top of page

When will Africans understand that coups set back the development of the continent?

Africa, especially Francophone Africa, has a serious problem with political stability. Once again, the virus of thirst for political power has struck again. And this time, Niger, a Sahelian country in West Africa, is the latest victim of this virus.

The fundamental reason why Africa is lagging socioeconomically is due to political instability. The majority of the conflicts which break out on the continent are rather political than anything else. And the problems of political nature are based on nothing but the struggle for power to serve their own interests.

We thought that coups d’état were a phenomenon of the twentieth century, a bygone political phenomenon, which no longer had its place in the new pattern of African political systems. Niger has just shown us that we were wrong to think that political stability through the peaceful transition of power was a real thing. But we realize once again that the so-called peaceful transition of power is nothing but an illusion; a myth.

There is an ongoing coup attempt in Niger as of July 26, 2023. The president of Niger, Mohamed Bazoum, has been detained by members of the Presidential Guard. The army has been deployed to the capital, Niamey, and there are reports of gunfire. The coup attempt is the latest in a series of political instability in Niger. In March 2021, there was a failed coup attempt just days before Bazoum was sworn in as president. In 2020, there were also coup attempts in Mali and Burkina Faso.

According to AP News, the soldiers said all institutions had been suspended and security forces were managing the situation as they urged external partners not to interfere. Colonel Goukoye Karimou, in the video announcing the overthrow, said: “This is as a result of the continuing degradation of the security situation, the bad economic and social governance.” The leader of the military junta further claimed that the coup was done to “preserve democracy.”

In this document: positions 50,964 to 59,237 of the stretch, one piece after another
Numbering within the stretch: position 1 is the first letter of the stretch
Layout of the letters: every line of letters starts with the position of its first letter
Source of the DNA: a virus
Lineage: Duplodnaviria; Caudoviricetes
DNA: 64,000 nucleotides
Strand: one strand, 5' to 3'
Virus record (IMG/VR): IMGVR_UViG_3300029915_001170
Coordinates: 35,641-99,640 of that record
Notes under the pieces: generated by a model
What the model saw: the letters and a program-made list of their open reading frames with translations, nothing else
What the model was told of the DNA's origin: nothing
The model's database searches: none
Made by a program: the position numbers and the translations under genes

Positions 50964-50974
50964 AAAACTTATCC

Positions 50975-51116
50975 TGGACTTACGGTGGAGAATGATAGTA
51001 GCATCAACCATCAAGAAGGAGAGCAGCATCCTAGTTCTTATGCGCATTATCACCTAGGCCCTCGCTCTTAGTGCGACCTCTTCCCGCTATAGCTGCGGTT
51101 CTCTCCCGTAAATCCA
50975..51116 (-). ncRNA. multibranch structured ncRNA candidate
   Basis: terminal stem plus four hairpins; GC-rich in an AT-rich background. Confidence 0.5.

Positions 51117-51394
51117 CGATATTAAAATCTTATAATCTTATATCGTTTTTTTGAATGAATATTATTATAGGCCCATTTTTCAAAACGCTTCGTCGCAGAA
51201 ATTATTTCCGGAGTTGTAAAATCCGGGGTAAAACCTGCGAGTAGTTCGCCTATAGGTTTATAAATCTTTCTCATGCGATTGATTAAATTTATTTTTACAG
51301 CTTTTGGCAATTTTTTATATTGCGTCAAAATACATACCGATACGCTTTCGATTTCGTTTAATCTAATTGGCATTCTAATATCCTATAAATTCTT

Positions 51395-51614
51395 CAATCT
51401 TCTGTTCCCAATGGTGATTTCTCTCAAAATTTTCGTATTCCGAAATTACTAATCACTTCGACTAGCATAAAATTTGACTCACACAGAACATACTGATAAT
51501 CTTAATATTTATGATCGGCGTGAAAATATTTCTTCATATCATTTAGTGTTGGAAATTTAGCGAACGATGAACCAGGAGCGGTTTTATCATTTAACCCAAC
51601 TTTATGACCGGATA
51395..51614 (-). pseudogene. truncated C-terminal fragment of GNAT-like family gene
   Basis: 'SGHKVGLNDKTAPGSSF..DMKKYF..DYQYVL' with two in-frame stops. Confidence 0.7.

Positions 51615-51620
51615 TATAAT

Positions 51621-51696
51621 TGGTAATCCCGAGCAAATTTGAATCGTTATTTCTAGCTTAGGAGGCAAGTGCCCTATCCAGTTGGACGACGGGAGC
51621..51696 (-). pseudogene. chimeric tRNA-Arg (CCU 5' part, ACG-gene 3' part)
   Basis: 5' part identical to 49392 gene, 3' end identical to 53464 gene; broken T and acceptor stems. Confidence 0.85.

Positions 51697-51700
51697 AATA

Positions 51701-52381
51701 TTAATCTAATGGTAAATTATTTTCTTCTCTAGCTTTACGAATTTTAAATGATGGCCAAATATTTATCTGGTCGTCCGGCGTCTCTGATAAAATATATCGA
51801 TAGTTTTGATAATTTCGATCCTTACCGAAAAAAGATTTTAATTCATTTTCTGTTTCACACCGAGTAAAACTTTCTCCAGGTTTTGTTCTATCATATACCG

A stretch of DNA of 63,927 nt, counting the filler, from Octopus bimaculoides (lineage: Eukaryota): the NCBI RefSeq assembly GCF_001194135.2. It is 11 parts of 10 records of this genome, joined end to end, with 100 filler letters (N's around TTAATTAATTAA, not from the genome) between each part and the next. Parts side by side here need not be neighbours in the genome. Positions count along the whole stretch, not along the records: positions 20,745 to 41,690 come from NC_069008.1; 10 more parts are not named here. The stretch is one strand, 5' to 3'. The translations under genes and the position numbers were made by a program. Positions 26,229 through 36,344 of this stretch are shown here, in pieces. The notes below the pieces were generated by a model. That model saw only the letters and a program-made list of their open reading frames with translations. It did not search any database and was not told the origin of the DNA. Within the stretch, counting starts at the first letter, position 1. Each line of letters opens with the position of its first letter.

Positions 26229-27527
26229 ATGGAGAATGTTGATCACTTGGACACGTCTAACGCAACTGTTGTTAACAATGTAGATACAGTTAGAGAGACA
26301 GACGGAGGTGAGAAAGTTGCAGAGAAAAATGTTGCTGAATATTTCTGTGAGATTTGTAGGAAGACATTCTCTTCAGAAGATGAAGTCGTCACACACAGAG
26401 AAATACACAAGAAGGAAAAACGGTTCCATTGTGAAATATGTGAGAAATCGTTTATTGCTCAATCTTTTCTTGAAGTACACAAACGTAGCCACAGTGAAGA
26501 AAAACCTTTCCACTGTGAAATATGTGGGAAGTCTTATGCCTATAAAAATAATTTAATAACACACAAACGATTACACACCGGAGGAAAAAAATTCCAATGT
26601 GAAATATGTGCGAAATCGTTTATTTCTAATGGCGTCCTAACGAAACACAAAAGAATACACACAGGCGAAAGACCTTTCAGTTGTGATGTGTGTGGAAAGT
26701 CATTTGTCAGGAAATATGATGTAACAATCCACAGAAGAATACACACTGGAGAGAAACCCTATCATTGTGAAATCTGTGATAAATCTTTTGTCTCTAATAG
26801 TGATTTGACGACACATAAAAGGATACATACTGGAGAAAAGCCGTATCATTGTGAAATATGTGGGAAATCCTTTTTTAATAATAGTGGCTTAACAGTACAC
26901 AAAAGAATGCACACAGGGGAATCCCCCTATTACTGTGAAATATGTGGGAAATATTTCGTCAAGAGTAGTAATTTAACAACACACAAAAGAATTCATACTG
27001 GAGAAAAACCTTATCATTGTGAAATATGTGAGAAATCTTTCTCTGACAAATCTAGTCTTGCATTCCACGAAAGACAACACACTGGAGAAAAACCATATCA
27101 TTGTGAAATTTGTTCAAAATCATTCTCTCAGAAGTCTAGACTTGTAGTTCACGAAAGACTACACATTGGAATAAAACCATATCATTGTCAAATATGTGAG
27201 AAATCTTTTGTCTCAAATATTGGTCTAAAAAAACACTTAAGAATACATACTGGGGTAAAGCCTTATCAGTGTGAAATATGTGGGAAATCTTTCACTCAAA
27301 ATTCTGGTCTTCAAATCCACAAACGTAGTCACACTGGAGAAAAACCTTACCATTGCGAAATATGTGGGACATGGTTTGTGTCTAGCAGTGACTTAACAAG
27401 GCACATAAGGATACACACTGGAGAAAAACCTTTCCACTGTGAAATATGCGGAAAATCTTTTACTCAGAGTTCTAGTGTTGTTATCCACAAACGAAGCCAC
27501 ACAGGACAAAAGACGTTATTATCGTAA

How can democracy be preserved when the incumbent president is overthrown in a coup rather than being defeated at the ballot box? At the end of the day, whether we liked or not the policies of President Bazoum, he was democratically elected. A political leader who has been democratically elected must be then democratically removed from power, meaning, being defeated in the ballot box. If the Nigeriens people were unpleased with President Bazoum’s policies, then they could have voted him out of office. How does a coup solve the problem of bad economic and social governance?

The truth is that it does not. Coups do not solve political problems. On the contrary, they are a major setback to a country’s political and socioeconomic progress. When a coup d’état happens, political instability and economic hardship follow because political institutions are suspended and foreign investors pull out their investments from the country, which decreases the wealth of the country.

Now that these soldiers have taken power, what’s next for Niger? Will Niger suddenly perform better economically? Of course not! Because these men are soldiers. They do not have any professional background or expertise in political and economic matters. They do not understand the theoretical and practical implications of policymaking.

These soldiers did not take power to “improve” the living conditions of Nigeriens, they took it for themselves. They want to taste what it is like to have political power and exerting that power. They took that power to enrich themselves. Niger is one of the poorest countries in Africa, and this coup will not miraculously make Niger a wealthy country. On the contrary, the country is now in the hands of individuals who have no idea how policymaking works and have no understanding of its impact and implications.

Can we expect these men who took power by force to return it peacefully, knowing full well the powers, honors, and privileges that the body politic contains? Political power in Africa is a drug from which those who consume it find it extremely difficult to relinquish it. These soldiers who have seized power will start enjoying that power, and they will not want to hand it back to civilians.


Rated 0 out of 5 stars.
No ratings yet

Add a rating

Subscribe to The Lake Street Review!

Join our email list and get access to specials deals exclusive to our subscribers.

Thanks for submitting!

bottom of page